• Treatment of flu with antiviral medications can lessen symptoms and shorten the time you are sick by about a day. Starting antiviral treatment shortly after symptoms begin also can help reduce some flu complications.
    • Population immunity to COVID-19 is high:
      • >98% of U.S. population now has some protective immunity against COVID-19 from vaccination, prior infection, or both.
  • As a result, far fewer people are getting seriously ill from COVID-19.
    • Fewer hospitalizations and deaths:
      • Weekly hospital admissions for COVID-19 are down more than 75% from the peak of the initial Omicron wave in January 2022, and deaths are down by more than 90%. In 2022, COVID-19 accounted for more than 245,000 deaths. Last year, that number was around 76,000.
    • Fewer complications:
      • Complications like multisystem inflammatory syndrome in children (MIS-C) are now also less common, and prevalence of Long COVID is also going down.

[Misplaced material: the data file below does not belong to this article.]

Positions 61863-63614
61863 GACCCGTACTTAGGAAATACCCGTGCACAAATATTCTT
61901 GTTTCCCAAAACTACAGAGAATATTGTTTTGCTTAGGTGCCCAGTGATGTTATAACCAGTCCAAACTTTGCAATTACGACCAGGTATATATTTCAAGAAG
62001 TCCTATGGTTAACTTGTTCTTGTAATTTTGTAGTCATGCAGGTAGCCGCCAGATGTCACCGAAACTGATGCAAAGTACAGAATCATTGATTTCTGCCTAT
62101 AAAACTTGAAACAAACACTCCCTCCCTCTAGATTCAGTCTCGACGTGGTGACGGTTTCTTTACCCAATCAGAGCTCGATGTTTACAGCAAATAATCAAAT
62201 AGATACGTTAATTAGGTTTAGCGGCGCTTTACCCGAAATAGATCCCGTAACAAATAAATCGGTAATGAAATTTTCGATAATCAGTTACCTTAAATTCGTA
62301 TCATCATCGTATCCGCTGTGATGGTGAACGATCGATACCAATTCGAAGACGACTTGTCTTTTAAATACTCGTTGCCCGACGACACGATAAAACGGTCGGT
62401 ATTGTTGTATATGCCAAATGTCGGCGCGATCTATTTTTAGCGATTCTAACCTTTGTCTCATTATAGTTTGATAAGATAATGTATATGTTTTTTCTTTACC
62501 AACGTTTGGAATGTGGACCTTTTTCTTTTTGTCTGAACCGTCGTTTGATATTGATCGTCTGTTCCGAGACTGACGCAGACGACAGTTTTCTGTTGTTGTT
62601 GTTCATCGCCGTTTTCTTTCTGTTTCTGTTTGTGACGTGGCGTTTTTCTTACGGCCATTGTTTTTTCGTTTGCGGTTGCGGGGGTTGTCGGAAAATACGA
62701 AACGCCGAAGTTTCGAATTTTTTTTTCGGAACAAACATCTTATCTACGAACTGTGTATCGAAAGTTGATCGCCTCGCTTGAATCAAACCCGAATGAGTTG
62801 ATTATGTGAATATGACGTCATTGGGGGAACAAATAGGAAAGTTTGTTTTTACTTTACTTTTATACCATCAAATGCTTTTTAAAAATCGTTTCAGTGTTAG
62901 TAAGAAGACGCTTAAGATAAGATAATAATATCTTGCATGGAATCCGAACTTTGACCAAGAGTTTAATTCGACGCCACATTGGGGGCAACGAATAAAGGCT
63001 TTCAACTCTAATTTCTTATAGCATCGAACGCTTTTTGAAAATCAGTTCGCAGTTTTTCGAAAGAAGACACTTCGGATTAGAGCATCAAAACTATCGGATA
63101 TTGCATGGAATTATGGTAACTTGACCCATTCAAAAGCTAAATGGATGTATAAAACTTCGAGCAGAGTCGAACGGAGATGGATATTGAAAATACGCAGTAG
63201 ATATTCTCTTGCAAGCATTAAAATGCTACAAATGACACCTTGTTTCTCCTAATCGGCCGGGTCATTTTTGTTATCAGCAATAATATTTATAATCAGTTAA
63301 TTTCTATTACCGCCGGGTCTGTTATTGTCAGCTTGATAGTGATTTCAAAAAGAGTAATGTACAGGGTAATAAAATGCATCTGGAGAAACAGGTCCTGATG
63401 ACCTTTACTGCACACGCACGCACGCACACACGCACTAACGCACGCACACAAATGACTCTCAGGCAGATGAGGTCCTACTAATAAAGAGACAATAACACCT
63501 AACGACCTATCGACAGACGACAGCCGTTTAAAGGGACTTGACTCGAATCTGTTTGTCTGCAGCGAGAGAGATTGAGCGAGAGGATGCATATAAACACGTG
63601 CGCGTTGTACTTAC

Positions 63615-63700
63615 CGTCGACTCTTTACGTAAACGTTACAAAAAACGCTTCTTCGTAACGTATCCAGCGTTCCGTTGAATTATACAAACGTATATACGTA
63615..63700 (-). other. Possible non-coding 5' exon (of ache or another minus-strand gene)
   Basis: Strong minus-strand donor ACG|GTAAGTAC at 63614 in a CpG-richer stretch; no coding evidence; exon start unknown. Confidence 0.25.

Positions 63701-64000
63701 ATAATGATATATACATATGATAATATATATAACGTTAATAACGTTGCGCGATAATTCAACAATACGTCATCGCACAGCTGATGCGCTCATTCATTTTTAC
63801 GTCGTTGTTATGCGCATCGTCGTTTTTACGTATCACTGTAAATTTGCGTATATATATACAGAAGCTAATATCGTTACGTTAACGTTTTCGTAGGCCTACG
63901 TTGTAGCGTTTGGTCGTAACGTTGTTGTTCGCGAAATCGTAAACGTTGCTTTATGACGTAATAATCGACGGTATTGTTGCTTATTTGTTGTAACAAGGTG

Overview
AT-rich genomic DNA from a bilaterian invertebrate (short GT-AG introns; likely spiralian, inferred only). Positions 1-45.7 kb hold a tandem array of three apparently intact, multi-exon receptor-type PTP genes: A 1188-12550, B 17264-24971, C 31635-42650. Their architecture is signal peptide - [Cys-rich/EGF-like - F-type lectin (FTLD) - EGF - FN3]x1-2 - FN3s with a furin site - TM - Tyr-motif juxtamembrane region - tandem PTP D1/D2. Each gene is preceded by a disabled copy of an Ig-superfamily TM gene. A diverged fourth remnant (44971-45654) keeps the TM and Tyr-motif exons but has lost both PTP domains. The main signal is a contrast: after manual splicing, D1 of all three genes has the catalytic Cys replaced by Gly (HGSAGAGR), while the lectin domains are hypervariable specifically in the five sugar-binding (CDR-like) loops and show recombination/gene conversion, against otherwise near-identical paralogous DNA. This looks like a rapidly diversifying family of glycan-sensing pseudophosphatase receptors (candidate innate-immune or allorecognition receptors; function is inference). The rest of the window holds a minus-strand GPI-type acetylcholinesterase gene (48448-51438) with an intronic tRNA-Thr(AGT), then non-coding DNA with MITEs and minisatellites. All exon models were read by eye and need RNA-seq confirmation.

While still posing a significant health threat to those at higher risk, COVID-19 health impacts are now increasingly similar to other respiratory viruses, like flu, which are also important causes of illness and death, especially for people at higher risk. As a result, this the right time to issue unified Respiratory Virus Guidance, rather than additional guidance for each specific virus. Issuing Respiratory Virus Guidance brings a unified, practical approach to protecting against a range of common respiratory viral illnesses so that people can protect themselves and loved ones from these illnesses. These viruses share similar routes of transmission, symptoms, and prevention strategies. Although COVID-19 is starting to look like other respiratory viruses like flu when we look at the number of hospitalizations and deaths, it continues to differ in important ways, such as Post-COVID Conditions. Flu, COVID-19, and RSV continue to be significant health burdens, especially to people at higher risk, and require ongoing actionable prevention strategies such as those recommended in our updated Respiratory Virus Guidance. This updated guidance continues to protect those most at risk, and evidence indicates it will not significantly increase severe disease related to COVID-19 or other respiratory viruses.